At current rates of house price appreciation and job losses, soon people earning $11/hour at Tim Hortons will be buying $5 Million dollar 2-bedroom townhouses in Milton Ontario.

Crazy? Yes, but not that much more crazy than things are right now.

#86 Turtle on 04.12.14 at 2:35 am

1. The reason behind “buying the house” is to have a place to live that will cost you zero rent… at some point in a future. The problem would be that mortgage never ends.

2. The reason behind “buying financial assets” is to have money coming in when you don’t go to work anymore… at some point in a future. But there is not enough money today to buy enough assets for tomorrow.

When you are under pressure to make a decision “to buy RE or not”, think about your life as a whole. If you are young and you want to have family, kids, mortgage, financial assets etc… put everything on a paper as milestones. Life is not endless and resources are usually limited.

Do you still want $700k mortgage before kids? What is your plan to pay that sucker off? When are you gonna build yourself a retirement portfolio, so you can stop working some day? What if you need to move?

I am lucky… my wife still loves me. (That is my first priority and my safety). We have kids. (That is second). We moved across Canada seven times and owned RE twice. Life is full of surprises. Don’t settle for dull and boring big S mortgage… Don’t do it.

#87 Nemesis on 04.12.14 at 4:39 am

#LastWords #Masters&Commanders #♥FarSideOfTheWorld #DiptychParables

http://youtu.be/6oyQGHHz8U8

“Arrrrgh, me SaltyDogz… FarFarEasier it be to talk like a Pirate… than live like one… Yet, if ye practice – ye can do it. ‘N don’t be forgettin’ – jeopardy is not only for the Captain… but for the whole LoyaleCrew, MeMateys. Adventure beckons! Aye, and for them that lives to tell the tale, there be Medallions… & BounteousTreasures beyond your wildest dreams… Arrrgh!”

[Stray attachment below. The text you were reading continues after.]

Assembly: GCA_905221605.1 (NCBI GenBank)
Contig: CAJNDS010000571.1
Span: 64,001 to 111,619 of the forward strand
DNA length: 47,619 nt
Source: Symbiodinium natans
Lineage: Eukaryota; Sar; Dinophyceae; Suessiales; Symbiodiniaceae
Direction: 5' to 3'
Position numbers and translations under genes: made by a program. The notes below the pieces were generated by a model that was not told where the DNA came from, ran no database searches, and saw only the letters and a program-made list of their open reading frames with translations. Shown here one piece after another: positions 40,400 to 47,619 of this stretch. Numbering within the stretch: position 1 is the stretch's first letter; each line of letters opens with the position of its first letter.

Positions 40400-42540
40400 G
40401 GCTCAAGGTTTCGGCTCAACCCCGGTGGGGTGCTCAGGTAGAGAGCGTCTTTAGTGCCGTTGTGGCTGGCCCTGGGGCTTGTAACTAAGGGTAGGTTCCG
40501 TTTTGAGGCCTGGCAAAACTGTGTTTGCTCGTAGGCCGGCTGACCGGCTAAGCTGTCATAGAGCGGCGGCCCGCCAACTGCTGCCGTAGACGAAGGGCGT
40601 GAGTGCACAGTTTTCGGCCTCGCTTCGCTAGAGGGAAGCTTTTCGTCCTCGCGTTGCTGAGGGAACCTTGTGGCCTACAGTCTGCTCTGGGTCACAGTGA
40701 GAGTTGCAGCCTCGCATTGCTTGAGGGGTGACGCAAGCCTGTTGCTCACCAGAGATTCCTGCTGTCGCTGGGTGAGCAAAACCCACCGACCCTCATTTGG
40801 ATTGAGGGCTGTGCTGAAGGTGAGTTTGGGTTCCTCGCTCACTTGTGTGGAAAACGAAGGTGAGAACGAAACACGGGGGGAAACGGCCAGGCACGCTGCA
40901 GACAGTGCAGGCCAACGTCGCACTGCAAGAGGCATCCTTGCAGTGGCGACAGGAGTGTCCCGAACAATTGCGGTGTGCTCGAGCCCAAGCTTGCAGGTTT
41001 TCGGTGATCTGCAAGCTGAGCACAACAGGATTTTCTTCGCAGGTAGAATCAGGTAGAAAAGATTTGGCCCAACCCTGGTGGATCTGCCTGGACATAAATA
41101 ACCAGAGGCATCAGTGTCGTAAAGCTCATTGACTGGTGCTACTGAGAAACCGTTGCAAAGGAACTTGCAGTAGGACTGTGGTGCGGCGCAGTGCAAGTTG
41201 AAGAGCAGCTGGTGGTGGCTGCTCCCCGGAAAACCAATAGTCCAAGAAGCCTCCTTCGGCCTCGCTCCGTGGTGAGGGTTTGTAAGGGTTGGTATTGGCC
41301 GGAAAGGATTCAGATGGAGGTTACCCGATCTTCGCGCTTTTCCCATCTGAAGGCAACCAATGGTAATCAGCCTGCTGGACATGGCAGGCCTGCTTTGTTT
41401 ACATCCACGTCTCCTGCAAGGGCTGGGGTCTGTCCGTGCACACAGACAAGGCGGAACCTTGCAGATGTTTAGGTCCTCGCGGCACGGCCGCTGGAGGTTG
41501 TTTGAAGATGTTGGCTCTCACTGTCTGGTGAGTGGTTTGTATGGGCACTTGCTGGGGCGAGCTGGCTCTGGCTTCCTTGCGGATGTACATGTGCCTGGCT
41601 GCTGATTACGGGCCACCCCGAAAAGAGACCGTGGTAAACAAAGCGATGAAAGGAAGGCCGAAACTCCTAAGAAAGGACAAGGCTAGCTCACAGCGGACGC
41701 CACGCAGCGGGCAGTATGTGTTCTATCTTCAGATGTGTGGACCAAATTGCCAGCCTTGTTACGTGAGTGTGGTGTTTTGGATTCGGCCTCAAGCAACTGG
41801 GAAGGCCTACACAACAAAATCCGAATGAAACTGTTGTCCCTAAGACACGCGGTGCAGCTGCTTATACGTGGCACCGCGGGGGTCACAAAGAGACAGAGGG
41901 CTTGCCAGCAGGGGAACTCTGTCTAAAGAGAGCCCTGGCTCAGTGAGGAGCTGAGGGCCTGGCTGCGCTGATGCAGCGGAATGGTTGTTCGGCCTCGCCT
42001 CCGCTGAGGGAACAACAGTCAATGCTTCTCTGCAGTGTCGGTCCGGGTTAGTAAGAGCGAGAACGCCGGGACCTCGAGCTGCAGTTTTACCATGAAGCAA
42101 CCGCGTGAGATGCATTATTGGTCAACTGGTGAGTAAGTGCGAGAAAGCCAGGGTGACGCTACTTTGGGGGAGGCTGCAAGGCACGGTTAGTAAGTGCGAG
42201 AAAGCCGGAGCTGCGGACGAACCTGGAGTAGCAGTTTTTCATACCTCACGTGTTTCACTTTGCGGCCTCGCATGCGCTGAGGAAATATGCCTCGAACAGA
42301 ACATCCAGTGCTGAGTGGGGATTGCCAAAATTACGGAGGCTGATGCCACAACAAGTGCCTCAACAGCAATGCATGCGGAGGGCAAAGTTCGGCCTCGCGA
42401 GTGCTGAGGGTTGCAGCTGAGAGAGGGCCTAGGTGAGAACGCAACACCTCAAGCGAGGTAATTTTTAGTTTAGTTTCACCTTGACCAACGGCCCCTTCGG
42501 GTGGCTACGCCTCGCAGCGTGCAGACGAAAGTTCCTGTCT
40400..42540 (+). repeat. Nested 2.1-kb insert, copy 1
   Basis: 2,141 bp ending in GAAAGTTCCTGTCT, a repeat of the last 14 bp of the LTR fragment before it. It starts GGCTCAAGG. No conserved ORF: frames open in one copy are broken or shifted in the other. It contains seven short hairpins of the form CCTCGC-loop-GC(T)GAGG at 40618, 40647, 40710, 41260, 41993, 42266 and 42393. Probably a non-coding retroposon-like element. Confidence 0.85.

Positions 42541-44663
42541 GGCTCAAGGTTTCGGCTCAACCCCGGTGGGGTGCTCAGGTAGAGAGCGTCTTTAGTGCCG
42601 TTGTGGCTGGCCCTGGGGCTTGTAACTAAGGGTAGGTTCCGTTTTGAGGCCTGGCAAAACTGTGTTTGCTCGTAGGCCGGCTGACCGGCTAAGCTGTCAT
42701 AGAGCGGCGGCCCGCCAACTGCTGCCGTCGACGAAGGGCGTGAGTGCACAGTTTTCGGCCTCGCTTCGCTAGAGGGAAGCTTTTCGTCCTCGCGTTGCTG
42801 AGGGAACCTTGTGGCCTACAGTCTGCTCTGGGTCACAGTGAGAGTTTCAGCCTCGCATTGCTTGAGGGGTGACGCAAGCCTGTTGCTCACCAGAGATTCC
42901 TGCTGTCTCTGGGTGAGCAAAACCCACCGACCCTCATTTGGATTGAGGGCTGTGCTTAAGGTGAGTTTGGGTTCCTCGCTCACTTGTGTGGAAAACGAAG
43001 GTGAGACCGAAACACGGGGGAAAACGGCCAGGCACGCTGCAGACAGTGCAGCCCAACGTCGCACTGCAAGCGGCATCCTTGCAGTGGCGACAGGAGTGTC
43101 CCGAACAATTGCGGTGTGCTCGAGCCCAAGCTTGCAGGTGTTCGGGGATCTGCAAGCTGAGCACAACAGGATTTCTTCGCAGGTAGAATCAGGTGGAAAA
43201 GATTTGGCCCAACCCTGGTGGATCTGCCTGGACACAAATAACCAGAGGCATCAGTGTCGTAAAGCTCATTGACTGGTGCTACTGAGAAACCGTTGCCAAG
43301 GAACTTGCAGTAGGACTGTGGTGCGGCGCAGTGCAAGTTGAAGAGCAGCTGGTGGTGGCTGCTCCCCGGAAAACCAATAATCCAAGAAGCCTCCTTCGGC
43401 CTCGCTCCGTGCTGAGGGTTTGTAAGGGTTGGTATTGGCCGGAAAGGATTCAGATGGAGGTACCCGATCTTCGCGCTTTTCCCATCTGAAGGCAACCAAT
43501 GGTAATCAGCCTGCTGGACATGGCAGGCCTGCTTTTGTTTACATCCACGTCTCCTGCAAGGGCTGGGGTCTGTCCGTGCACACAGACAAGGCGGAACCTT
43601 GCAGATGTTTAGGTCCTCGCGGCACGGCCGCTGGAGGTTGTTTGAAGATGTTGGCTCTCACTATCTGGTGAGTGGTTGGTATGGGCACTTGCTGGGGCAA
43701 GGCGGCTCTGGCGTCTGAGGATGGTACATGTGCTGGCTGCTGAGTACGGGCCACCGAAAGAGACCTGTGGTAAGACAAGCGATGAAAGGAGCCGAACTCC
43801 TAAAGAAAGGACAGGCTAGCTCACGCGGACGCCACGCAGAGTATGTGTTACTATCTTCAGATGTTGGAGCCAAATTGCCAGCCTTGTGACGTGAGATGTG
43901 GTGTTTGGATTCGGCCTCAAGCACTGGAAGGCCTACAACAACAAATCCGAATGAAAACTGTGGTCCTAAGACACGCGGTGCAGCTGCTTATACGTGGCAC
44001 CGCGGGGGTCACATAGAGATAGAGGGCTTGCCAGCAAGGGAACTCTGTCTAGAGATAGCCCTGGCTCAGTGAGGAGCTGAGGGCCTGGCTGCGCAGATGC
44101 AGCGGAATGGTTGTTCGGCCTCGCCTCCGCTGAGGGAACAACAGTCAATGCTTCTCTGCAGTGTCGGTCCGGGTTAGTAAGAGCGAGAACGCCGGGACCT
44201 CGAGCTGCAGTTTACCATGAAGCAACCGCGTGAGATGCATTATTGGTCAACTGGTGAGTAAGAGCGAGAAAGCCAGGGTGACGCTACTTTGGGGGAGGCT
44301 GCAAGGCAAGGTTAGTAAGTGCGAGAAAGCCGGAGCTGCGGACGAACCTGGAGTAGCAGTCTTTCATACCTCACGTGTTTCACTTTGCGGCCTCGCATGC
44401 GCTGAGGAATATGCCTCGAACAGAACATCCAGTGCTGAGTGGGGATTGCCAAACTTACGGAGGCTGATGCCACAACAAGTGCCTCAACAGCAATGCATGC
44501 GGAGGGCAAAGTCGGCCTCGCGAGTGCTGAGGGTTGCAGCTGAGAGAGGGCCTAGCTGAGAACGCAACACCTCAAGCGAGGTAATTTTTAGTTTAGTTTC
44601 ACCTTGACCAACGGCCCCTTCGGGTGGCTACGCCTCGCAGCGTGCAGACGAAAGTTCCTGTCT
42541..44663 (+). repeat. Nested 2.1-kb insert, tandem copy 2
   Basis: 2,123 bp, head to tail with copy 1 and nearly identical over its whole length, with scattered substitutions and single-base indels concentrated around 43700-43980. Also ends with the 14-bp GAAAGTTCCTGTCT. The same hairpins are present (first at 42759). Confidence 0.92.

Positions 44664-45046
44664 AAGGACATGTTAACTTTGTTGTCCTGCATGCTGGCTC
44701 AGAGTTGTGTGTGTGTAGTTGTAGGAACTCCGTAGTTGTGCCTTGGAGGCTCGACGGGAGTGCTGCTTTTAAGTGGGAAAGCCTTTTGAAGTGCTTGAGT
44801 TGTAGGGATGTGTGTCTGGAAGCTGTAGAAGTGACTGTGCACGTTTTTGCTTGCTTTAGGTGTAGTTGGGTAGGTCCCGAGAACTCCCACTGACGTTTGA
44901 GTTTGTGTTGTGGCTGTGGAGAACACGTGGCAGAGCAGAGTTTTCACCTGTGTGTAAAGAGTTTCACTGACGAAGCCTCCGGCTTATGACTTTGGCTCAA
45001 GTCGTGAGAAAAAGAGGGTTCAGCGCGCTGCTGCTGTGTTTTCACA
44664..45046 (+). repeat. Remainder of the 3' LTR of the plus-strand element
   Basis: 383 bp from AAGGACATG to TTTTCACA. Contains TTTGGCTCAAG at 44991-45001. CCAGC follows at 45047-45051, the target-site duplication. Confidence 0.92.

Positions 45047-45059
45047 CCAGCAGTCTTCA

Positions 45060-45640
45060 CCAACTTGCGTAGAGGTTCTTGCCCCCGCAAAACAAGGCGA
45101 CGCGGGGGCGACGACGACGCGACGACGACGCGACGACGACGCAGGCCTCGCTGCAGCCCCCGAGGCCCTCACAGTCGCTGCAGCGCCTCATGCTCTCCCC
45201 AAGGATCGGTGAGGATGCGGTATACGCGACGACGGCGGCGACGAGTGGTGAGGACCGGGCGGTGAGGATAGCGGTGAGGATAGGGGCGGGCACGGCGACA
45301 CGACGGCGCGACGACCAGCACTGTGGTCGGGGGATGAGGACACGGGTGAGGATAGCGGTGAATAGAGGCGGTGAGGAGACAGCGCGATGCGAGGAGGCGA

[ScrubTo: 05:20/SequenceEnd: 07:53]

http://youtu.be/yC_PR7YWQOc?t=5m20s

#88 Cowlick on 04.12.14 at 5:44 am

Interest rates are really shooting up. Look at the US 10 year.

Stocks will correct and money will flow into fixed income, driving rates lower.

#89 EmpCod on 04.12.14 at 6:44 am

Newly elected Quebec Liberals want to prop up home ownership with a new savings account : http://www.plq.org/en/article/a-liberal-government-will-help-quebec-families-to-set-aside-the-necessary–funds-to-purchase-their-first-home

#90 economictsunami on 04.12.14 at 7:30 am

I tip my hat to anyone who tosses their hat into the public office ring; no matter their political stripe.

(But when did public service turn almost exclusively into a sense of self entitlement?)

Although, politics itself can be a very corrupting influence of endless revolving door cronyism, our elected officials must understand that the days of Wine & Roses from tax payer funded perks has run it’s course.

Better to accept change, then be unprepared and have it thrust upon you…

Our addiction to housing debt in 11 charts…

http://www.macleans.ca/economy/realestateeconomy/11-charts-about-the-housing-market/

#91 sheane wallace on 04.12.14 at 7:48 am

#88 Cowlick on 04.12.14 at 5:44 am